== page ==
Social Security disability insurance is a program provided by the U.S. Social Security Administration. When you paid into the Social Security program from your earnings, you were paying into these benefits for your future use if you became disabled.
SSDI Takes Longer to Process
As previously stated, these benefits take longer to receive approval versus long-term disability insurance. Even if you win your case quickly, there is a consecutive five-month waiting period before you can draw upon your account. Meaning that you cannot receive SSDI until you have been out of work for at least those five months. Therefore, receiving benefits may take a minimum of six months to qualify due to the calendar month basis. This doesn’t account for the time it takes Social Security to decide your claim or the possibility of having to appeal an incorrect denial.
Work Requirements Must Be Met to Receive SSDI
SSDI benefit eligibility requires you to have worked enough time. The SSA calculates your benefits based upon the number of credits you earned throughout your employment history. As of 2019, you receive one credit for every $1,360 earned with a maximum of four credits for the year. Over time, your credits must meet threshold requirements.
Proving Disability Is More Complex for SSDI Benefits
SSDI approval requires your condition to meet strict criteria according to the SSA. Therefore, for most people, you must prove you are unable to perform work in any capacity. In short, you must be fully disabled. This condition can be challenging to demonstrate to an SSA claims adjudicator.
The good news is that the SSA has compiled a list of qualifying conditions. They maintain this list in a guide known as the Listing of Impairments Blue Book. You can review specific criteria regarding disabilities as it relates to your current condition. Even if you don’t have one of these conditions, you can still qualify if you can show you are unable to perform your past work, or any other full-time work that exists in the economy.
Does Social Security Disability Affect Long-Term Disability Insurance?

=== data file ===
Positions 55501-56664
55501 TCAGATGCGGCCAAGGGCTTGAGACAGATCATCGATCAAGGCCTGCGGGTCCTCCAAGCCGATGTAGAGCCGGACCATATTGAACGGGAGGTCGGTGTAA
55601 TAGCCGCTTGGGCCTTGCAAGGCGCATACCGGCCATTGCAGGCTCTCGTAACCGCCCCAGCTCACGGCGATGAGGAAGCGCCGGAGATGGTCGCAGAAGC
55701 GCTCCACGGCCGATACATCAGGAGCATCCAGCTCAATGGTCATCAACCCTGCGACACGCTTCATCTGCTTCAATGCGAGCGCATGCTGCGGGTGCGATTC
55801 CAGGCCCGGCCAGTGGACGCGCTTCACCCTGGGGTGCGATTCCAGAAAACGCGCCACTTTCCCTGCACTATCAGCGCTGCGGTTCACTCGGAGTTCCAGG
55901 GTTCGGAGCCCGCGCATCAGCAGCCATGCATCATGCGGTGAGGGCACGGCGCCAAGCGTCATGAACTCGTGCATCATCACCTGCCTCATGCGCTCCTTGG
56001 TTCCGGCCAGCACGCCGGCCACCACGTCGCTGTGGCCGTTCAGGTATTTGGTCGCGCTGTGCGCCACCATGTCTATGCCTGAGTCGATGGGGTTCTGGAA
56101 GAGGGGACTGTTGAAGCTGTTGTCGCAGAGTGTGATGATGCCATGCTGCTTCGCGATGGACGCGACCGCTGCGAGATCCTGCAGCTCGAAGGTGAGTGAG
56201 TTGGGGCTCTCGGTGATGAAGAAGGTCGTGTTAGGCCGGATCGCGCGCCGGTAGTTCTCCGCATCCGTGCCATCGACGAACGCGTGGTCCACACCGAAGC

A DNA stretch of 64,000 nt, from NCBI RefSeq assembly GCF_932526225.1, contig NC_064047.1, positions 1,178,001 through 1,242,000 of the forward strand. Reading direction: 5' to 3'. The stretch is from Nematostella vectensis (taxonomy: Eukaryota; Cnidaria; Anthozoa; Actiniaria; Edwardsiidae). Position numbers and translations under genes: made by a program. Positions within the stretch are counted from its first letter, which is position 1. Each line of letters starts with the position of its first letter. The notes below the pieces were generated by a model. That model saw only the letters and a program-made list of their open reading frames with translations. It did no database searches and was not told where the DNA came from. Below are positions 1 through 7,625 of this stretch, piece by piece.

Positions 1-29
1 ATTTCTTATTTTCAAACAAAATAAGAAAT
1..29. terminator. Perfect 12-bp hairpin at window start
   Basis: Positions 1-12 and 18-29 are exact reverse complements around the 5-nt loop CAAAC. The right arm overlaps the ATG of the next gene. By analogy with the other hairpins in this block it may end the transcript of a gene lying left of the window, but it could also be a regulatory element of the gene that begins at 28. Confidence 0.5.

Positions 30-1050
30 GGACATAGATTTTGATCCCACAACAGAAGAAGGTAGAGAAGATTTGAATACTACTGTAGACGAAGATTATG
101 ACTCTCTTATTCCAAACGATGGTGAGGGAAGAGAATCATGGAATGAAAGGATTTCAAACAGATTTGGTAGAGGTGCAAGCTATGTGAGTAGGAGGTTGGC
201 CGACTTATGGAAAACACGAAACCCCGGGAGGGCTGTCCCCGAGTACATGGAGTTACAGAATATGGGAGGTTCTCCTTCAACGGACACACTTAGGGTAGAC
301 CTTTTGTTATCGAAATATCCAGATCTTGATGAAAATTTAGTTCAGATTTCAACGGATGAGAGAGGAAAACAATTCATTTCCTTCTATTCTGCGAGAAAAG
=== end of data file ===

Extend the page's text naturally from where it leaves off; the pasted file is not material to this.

Some disabled individuals are eligible to receive long-term disability and SSDI benefits concurrently. Your long-term disability insurer will likely require you to apply for SSDI benefits. Once approved, your insurance company pays the difference between SSDI benefits and your current policy amounts. This also means that if you receive LTD benefits first, and later receive an award of Social Security with a retroactive “lump sum” payment, you may need to pay some or all of that money back to the insurer as an overpayment.
Working with a NJ or PA Social Security Disability Lawyer Can Provide Valuable Insight
The strategy you put into place for receiving long-term disability and SSDI benefits may be critical to your lifelong care. Therefore, it is wise to discuss your case with a disability lawyer to help you through the process while being a fierce advocate in your corner. He or she can also create a strategy to maximize your total benefits package.
Aside from high-level work, an attorney can manage the little details as well. His or her office can manage communications, executing claim requests, and organizing a paper trail during the lifetime of your benefits payout.
Contact Bross & Frankel, P.A. for a Free Claim Review
Interested in learning more about your claim? Our team of social security disability lawyers in Pennsylvania and New Jersey are ready to serve you at Bross & Frankel, P.A. Schedule a free, no-obligation claim review today. You can contact our office by calling (856) 795-8880 or by sending us a message through our request form.